Japan’s Ministry of Defense (MoD) announced that it has agreed to buy 4 Lockheed Martin F-35A Joint Strike Fighters (JSF) at a cost of $128.61 million each, an increase of $3.7 million over the $124.83 million price negotiated last December. The four aircraft are scheduled for delivery in Fiscal Year 2016.
A formal letter of offer and acceptance (LOA) was signed in Japan on 29 June and includes four conventional take-off and landing (CTOL) variants of the F-35, spare parts, and two simulators for a total of $756.53 million. Although the base price of the aircraft itself increased, the cost of the spare parts and two simulators dropped from an initial estimate of $258.48 million to $240.83 million, a significant savings for Japan.
The Japanese government’s decision to buy the fifth-generation F-35 while rejecting the less expensive battle-proven Boeing F/A-18E/F Super Hornet and Eurofighter Typhoon was a volatile and contentious decision from the very beginning. With South Korea soon to announce its choice for its next generation fighter, the F-35 continues to spawn disagreement among experts and analysts.
Japan’s leaders opted for the F-35 after reportedly receiving a classified briefing that touted the impressive capabilities of the aircraft. This briefing was obviously enough to sway the Japanese to buy the F-35 at a time when China’s J-20 became the object of some flattering media reports that fueled Japan’s concerns about the offensive capabilities of its Asian neighbor.
Former Japanese Defense Minister Naoki Tanaka publicly threatened to cancel the entire 42 aircraft buy if costs continued to rise and delays became problematic. A decision on the remaining 38 aircraft has not been finalized yet.
Price increases were considered inevitable when the United States reduced its 2013 order by 13 aircraft and 179 total units between 2013 and 2017 in January. Budget restraints and unresolved development difficulties were cited as contributing factors behind these reductions. The US Department of Defense (DoD) is buying the F-35 at the same time the aircraft is still being developed, a process commonly referred to as concurrency.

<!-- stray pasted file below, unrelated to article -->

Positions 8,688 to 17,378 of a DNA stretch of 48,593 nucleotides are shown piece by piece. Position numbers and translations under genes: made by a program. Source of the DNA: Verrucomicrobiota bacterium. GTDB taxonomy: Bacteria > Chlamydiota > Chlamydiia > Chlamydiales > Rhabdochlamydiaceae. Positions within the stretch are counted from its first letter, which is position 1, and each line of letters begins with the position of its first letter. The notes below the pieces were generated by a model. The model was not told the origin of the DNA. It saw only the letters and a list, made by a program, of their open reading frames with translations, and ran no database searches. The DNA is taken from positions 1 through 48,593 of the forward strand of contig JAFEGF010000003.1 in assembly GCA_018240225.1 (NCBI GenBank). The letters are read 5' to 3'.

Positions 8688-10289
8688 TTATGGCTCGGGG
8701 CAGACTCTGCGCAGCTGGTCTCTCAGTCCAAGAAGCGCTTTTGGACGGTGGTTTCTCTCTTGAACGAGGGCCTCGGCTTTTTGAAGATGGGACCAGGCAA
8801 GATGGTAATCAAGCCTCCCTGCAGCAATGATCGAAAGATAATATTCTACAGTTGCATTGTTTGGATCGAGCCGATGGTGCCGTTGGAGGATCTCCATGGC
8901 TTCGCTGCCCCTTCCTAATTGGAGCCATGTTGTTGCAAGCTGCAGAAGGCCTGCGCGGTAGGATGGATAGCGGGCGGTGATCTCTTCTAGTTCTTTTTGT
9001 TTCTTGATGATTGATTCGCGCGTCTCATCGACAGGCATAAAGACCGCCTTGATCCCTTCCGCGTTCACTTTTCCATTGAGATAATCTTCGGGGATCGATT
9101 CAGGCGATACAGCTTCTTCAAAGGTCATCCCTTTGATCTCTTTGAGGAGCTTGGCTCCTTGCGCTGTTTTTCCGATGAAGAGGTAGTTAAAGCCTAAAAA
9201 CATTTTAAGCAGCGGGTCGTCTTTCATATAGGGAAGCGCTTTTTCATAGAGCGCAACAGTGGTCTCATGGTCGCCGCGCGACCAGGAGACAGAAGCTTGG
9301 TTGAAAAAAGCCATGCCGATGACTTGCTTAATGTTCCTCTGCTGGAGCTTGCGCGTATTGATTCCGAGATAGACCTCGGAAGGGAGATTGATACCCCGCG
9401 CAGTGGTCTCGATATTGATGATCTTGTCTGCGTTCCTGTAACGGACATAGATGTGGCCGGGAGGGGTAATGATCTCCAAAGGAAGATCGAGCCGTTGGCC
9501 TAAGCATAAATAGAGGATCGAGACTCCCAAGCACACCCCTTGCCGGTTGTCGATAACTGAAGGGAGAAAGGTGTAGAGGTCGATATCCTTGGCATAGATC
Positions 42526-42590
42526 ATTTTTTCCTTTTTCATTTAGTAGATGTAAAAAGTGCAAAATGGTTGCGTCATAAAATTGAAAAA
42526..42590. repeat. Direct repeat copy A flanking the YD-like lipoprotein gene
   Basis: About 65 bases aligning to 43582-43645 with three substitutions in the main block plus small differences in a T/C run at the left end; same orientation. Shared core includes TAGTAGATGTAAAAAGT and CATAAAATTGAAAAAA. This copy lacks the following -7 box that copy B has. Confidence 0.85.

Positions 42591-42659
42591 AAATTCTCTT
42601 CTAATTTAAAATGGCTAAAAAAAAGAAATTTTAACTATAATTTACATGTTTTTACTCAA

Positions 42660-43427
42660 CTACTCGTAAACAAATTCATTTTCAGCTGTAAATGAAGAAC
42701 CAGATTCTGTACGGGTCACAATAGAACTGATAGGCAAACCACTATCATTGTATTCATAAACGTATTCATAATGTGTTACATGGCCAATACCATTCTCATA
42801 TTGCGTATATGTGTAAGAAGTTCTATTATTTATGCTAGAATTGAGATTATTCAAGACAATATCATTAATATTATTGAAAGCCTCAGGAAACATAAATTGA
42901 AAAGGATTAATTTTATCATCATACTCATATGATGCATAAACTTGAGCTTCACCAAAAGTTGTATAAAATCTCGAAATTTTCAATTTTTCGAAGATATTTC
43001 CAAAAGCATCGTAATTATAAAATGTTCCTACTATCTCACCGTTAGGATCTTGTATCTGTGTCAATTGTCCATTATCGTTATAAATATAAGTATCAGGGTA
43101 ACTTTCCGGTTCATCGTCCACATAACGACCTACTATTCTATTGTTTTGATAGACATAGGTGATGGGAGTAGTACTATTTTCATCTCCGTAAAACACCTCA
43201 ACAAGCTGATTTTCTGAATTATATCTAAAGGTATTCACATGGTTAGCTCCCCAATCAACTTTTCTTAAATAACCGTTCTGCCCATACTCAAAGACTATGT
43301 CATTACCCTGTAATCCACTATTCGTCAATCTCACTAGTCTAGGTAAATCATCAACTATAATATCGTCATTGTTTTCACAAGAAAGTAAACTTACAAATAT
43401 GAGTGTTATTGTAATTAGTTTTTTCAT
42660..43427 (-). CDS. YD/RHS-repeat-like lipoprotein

A major criticism leveled at this process is the prospect that early model production aircraft may require extensive modifications at a later date as design flaws are identified and require correction.
The DoD previously announced revised cost estimates that indicate the overall cost of the F-35 program could be expected to rise $17 billion above a 2011 estimate of $396 billion. Slowing production over the next five years added as much as $6.2 billion to procurement and development costs alone.
Lockheed Martin and Pentagon officials working in the F-35 project office have stated that the eventual cost of the F-35A would bottom out at $78.7 million per aircraft. That estimate is based on a projected US buy of 2,443 aircraft, 716 international orders, and does not include all costs of development.
The Japanese Air Self-Defense Force (JASDF) hopes to procure a total of 42 Lightning IIs to replace its aging fleet of McDonnell Douglas F-4J Kai Phantoms. Japanese news sources have estimated that the overall lifecycle cost of 42 aircraft would be nearly $13 billion while the US Defense Security Cooperation Agency (DSCA) has offered an estimate of approximately $10 billion.
An anonymous Japanese MoD source has been quoted as saying that the price increase was explained by US representatives as based primarily on the Pentagon’s decision to delay US procurement and was entirely unavoidable. Apparently, Japanese leaders were satisfied with the explanation and accepted the cost increase. This source stated that Japanese leaders felt the situation was “understandable” and Japan could not expect an offer of a lower cost when those nations involved in the cooperative development of the F-35 would likely be paying a higher price.
Japanese defense analyst Shinichi Kiyotani has been quoted as saying he believes Japan came away with a pretty good deal when “compared to the price rises that might come later.” Technical problems, initial order cancellations, or lengthy production delays would undoubtedly cause further price increases.
While the US continues to trumpet the F-35 as the most capable and versatile fifth-generation aircraft in the world, questions remain regarding the aircraft’s design and performance.
Lockheed Martin was relieved and pleased with news of the signing saying that the company “is honored Japan’s Ministry of Defense and the United States Government have signed a Letter of Offer and Acceptance (LOA) for the first four of 42 F-35A Lightning II 5th Generation multirole fighters.”
Lockheed Martin, looking to the future, considers the sale of the F-35 to Japan as a means of gaining an edge in the competitive environment now surrounding high-tech weapon’s sales worldwide. Lockheed is hopeful that the signing of this LOA will help to convince South Korea to select the JSF as its next generation fighter and may even lead to a deal to eventually replace Japan’s F-15 Eagles with later variants of the F-35.
With national budgets shrinking and F-35 development costs rising, the door will remain open for other competitors at least in the foreseeable future.